Not on their watch

North state sheriffs oppose gun and ammo control initiative

Butte County Sheriff Kory Honea says Proposition 63 unduly burdens responsible, legal gun owners.

Butte County Sheriff Kory Honea says Proposition 63 unduly burdens responsible, legal gun owners.

CN&R file photo

Proposition 63—a set of gun and ammunition control measures advanced by Lt. Gov. Gavin Newsom—has been dubbed the “Safety for All Act of 2016” by its proponents. But Butte County Sheriff Kory Honea and other North State sheriffs say the initiative on the Nov. 8 ballot could have an opposite effect on public safety.

“My chief concern is it will not achieve the stated goal of reducing violence and saving lives,” Honea said. “I think instead what it will do is negatively impact thousands and thousands of law-abiding citizens.”

Honea and Sheriffs Tom Bosenko (Shasta County) and Mike Poindexter (Modoc County) participated in a telephone press conference Monday (Aug. 29) to express their disapproval for the initiative.

Prop. 63 aims to affect wide-ranging changes to ammunition sales and law enforcement policies regarding the possession of firearms. These include background checks and Department of Justice authorization to buy ammo; that most ammunition sales be done through DOJ-licensed vendors who will be authorized to report sales; prohibition on the possession of high-capacity ammunition magazines; that lost or stolen firearms be reported to law enforcement; prohibiting a person convicted of stealing firearms from possessing them; establishing new procedures to strip felons of firearms at the time of conviction; and requiring the DOJ to provide information about people prohibited to own firearms to the National Instant Criminal Background Check System.

The California State Sheriffs’ Association and several other law enforcement groups oppose the initiative, but the Prop. 63 camp names a dozen law enforcement officials who support the law. One is Marin County District Attorney Edward Berberian, who said arguments that the initiative won’t reduce violence and criminalize legal behavior oversimplify a complicated issue.

“In no way do I support infringing on people’s Constitutional rights, but we do need some reasonable restrictions when it comes to firearms,” Berberian said during a phone conversation. “We have way more guns on the street than anyone could reasonably need. Lt. Gov. Newsom’s attempts to address that problem [with Prop. 63] are viable and reasonable.”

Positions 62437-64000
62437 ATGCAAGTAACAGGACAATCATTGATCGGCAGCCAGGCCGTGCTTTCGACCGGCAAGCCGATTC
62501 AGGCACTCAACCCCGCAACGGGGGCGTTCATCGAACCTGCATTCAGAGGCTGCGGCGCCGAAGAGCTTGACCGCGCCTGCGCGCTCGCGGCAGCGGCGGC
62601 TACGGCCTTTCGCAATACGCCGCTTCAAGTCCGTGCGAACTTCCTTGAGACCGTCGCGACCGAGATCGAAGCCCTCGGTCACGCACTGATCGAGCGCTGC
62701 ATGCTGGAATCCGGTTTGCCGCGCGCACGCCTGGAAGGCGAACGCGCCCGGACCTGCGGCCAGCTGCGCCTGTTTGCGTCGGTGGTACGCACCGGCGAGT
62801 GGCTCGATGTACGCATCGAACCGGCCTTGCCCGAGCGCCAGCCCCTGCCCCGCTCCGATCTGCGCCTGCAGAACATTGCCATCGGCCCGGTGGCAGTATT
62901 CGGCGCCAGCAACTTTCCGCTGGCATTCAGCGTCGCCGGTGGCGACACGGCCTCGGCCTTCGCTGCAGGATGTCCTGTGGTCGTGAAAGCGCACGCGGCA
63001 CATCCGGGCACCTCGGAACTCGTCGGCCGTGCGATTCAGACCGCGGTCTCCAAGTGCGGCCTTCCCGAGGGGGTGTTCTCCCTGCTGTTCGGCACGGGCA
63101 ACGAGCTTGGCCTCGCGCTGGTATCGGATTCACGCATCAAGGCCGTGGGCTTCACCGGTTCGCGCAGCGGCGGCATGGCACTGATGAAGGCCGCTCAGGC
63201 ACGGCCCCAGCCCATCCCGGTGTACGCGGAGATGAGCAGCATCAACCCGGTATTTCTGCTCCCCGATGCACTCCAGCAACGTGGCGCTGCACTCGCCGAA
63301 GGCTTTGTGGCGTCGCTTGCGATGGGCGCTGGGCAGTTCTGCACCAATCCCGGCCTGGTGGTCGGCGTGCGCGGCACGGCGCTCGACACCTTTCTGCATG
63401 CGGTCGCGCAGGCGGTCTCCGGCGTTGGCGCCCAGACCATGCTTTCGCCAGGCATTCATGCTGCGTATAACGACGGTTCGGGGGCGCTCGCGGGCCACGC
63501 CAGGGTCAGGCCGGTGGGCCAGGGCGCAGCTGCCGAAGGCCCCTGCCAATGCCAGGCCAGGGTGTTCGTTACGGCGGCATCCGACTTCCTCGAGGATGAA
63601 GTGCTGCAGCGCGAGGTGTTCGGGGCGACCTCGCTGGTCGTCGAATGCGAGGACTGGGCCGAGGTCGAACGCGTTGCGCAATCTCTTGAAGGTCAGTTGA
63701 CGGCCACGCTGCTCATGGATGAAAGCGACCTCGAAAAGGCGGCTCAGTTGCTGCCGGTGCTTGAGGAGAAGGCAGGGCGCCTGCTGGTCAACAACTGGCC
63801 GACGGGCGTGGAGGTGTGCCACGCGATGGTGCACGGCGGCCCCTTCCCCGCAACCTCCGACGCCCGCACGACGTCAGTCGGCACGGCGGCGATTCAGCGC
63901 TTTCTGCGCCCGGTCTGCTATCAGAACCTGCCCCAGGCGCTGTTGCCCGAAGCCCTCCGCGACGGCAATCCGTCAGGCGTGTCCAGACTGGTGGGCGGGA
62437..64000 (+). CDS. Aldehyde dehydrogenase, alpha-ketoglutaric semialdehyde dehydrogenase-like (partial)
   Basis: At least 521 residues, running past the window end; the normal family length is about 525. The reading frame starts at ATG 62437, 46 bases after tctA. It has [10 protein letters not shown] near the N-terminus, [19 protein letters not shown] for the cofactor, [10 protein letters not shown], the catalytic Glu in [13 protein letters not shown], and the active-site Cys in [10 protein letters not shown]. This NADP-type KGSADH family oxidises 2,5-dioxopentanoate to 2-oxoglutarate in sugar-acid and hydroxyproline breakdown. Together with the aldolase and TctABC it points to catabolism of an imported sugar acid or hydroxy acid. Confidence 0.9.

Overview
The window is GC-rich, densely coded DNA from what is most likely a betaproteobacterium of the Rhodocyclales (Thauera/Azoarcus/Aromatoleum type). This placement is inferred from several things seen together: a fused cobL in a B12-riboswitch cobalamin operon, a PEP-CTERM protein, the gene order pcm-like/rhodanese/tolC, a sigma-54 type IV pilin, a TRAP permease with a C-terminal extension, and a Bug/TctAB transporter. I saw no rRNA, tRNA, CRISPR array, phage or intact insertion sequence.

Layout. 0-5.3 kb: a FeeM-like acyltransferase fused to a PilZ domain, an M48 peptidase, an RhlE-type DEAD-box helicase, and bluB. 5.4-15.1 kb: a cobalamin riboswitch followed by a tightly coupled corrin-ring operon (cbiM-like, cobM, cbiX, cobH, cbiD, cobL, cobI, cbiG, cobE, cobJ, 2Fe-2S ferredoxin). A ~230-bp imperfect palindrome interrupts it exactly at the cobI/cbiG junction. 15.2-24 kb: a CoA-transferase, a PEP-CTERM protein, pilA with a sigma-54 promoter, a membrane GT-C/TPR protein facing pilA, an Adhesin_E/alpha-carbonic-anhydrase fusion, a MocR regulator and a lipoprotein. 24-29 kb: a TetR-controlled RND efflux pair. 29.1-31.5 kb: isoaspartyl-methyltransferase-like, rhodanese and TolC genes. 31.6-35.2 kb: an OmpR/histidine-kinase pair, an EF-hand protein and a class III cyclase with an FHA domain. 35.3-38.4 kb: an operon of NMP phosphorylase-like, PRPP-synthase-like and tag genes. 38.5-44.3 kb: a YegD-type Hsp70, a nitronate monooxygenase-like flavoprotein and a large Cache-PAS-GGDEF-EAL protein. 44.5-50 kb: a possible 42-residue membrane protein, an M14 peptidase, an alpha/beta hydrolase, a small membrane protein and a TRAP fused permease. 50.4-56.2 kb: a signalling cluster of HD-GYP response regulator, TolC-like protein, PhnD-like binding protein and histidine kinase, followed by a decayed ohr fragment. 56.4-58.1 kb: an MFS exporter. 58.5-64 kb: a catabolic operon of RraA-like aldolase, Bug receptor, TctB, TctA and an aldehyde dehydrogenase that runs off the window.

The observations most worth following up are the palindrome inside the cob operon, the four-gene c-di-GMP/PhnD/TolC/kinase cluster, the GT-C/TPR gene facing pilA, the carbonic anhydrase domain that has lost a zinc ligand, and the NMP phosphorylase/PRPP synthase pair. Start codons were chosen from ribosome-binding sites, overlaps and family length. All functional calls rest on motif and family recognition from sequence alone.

“There will always be certain people who follow the [National Rifle Association’s] lead and automatically oppose all common-sense reforms to reduce gun violence,” said Dan Newman, spokesman for the Safety for All initiative, in an email. “But most Californians, including many in law enforcement, support Newsom’s initiative to keep guns and ammo from dangerous people. In fact, key provisions in the initiative to ensure people who steal guns cannot own them, and that lost and stolen guns are reported to law enforcement, were drafted at the specific request of law enforcement leaders.”

Honea said he believes enforcing Prop. 63 would divert resources from already overburdened law enforcement organizations by criminalizing things that are currently legal. He used the prohibition of high-capacity magazines as an example. Currently, the sale of magazines that hold more than 10 rounds is illegal in the state, but it’s legal to possess them if you owned one prior to Jan. 1, 2000.

“Certainly, it’s possible that criminals have imported high-capacity magazines, but if they’re willing to do that under existing laws, they’re willing to do it under any law we pass,” Honea said. “I don’t see a problem with law-abiding citizens who are in possession of high-capacity magazines that were lawfully acquired and lawfully possessed.”

Bosenko said overseeing bullet sales likewise burdens law enforcement with additional responsibilities—“It’s basically being the ammunition police,” he said—and noted the initiative calls for more law enforcement attention but doesn’t provide funding.

Honea said he’d rather see resources directed to the underlying causes of violence, such as addressing the needs of people suffering from mental illness who have the potential to harm others. Unlike Bosenko and Poindexter, he stopped short of labeling the law an infringement on Second Amendment rights: “I think it’s a bad initiative, but in my view there’s a clear separation of [judicial and law enforcement] responsibilities and it’s not my place to determine that,” he said.